So, it’s been a while since I’ve properly updated this blog, and since I seem to be having another try, I thought it would be useful to give a brief overview of what I’m doing these days, so that some of the other stuff I have in the pipeline makes a bit more sense.

My current work focus is research data management: helping university researchers to look after their data in ways that let them and the community get the most out of it. Data is the bedrock of most (all?) research: the evidence on which all the arguments and conclusions and new ideas are based. In the past, this data has been managed well (generally speaking) by and for the researchers collecting and using it, and this situation could have continued indefinitely.

Technology, however, has caused two fundamental changes to this position. First, we’re able to measure more and more about more and more, creating what has been termed a “data deluge”. It’s now possible for on researcher to generate, in the normal course of their work, far more data than they could possibly analyse themselves in a lifetime. For example, the development of polymerase chain reaction (PCR) techniques have enabled the fast, cheap sequencing of entire genomes: for some conditions, patients’ genomes are now routinely sequenced for future study. A typical human genome sequence occupies 8TB (about 1700 DVDs), and after processing and compression, this shrinks to around 100GB (21 DVDs). This covers approximately 23,000 genes, of which any one researcher may only be interested in a handful.

Second, the combination of the internet and cheap availability of computing power means that it has never been easier to share, combine and process this data on a huge scale. To continue our example, it’s possible to study genetic variations across hundreds or thousands of individuals to get new insights into how the body works. The 100,000 Genomes Project (“100KGP”) is an ambitious endeavour to establish a database of such genomes and, crucially, develop the infrastructure to allow researchers to access and analyse it at scale.

In order to make this work, there are plenty of barriers to overcome. The practices that kept data in line long enough to publish the next paper are no longer good enough: the organisation and documentation must be made explicit and consistent so that others can make sense of it. It also needs to be protected better from loss and corruption. Obviously, this takes more work than just dumping it on a laptop, so most people want some reassurance that this extra work will pay off.

Sharing has risks too. Identifiable patient data cannot be shared without the patients consent; indeed doing so would be a criminal offence in Europe. Similar rules apply to sensitive commercial information. Even if there aren’t legal restrictions, most researchers have a reasonable expectation (albeit developed before the “data deluge”) that they be able to reap the reputational rewards of their own hard work by publishing papers based on it.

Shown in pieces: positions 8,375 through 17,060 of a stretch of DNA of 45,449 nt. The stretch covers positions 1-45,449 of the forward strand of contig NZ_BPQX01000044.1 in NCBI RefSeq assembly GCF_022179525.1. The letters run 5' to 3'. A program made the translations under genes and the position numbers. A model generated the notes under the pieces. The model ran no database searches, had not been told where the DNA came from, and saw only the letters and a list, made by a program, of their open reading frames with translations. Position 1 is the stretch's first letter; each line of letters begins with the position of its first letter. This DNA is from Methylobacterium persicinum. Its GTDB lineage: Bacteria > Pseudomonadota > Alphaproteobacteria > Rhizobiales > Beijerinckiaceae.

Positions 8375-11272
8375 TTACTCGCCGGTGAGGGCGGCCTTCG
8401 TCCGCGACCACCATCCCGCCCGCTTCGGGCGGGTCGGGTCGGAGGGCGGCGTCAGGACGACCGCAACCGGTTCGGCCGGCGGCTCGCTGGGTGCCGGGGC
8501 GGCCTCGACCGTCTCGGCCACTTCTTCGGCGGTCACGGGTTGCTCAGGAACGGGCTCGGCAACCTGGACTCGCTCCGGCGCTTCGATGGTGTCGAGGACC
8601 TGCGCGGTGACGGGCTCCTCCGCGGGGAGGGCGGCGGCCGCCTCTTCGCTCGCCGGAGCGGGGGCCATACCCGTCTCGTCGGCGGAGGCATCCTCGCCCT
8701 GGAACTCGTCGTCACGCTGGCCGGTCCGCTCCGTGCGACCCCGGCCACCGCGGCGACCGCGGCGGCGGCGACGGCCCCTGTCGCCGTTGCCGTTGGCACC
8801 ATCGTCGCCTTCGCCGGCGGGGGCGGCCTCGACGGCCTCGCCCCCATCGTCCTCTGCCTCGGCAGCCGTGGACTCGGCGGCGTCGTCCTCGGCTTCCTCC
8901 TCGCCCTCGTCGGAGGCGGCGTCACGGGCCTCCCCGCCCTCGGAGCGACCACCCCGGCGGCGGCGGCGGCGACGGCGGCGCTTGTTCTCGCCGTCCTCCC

There is therefore a great deal of resistance to these changes. But there can be benefits too. For society, there is the possibility of making advancing knowledge in directions that would never have been possible even ten years ago. But there are practical benefits to the individuals too: every PhD supervisor and most PhD students know the frustration of trying to continue a student’s poorly-documented work after they’ve graduated.

For funders the need for change is particularly acute. Budgets are being squeezed, and with the best will in the world there is less money to go around, so there is pressure to ensure the best possible return on investment. This means that it’s no longer acceptable, for example, for several labs in the country to be running identical experiments to do different things with the results. It’s more important than ever to make more data available to and reusable by more people.

So the funders (in the UK, particularly the government-funded research councils), are introducing requirements on the researchers they fund to move along this path quicker than they might feel comfortable with. It therefore seems reasonable to offer these hard-working people some support, and that’s where I come in.

I’m currently spending my time providing training and advice, bringing people together to solve problems and trying to convince a lot of researchers to fix what, in many cases, they didn’t think was broken! They are subject to conflicting expectations and need help navigating this maze so that they can do what they do best: discover amazing new stuff and change the world.

For the last 6ish months I’ve been doing this at Imperial College (my alma mater, no less) and loving it. It’s a fascinating area for me, and I’m really excited to see where it will lead me next!

If you have time, here’s a (slightly tongue-in-cheek) take on the problem from the perspective of a researcher trying to reuse someone else’s data: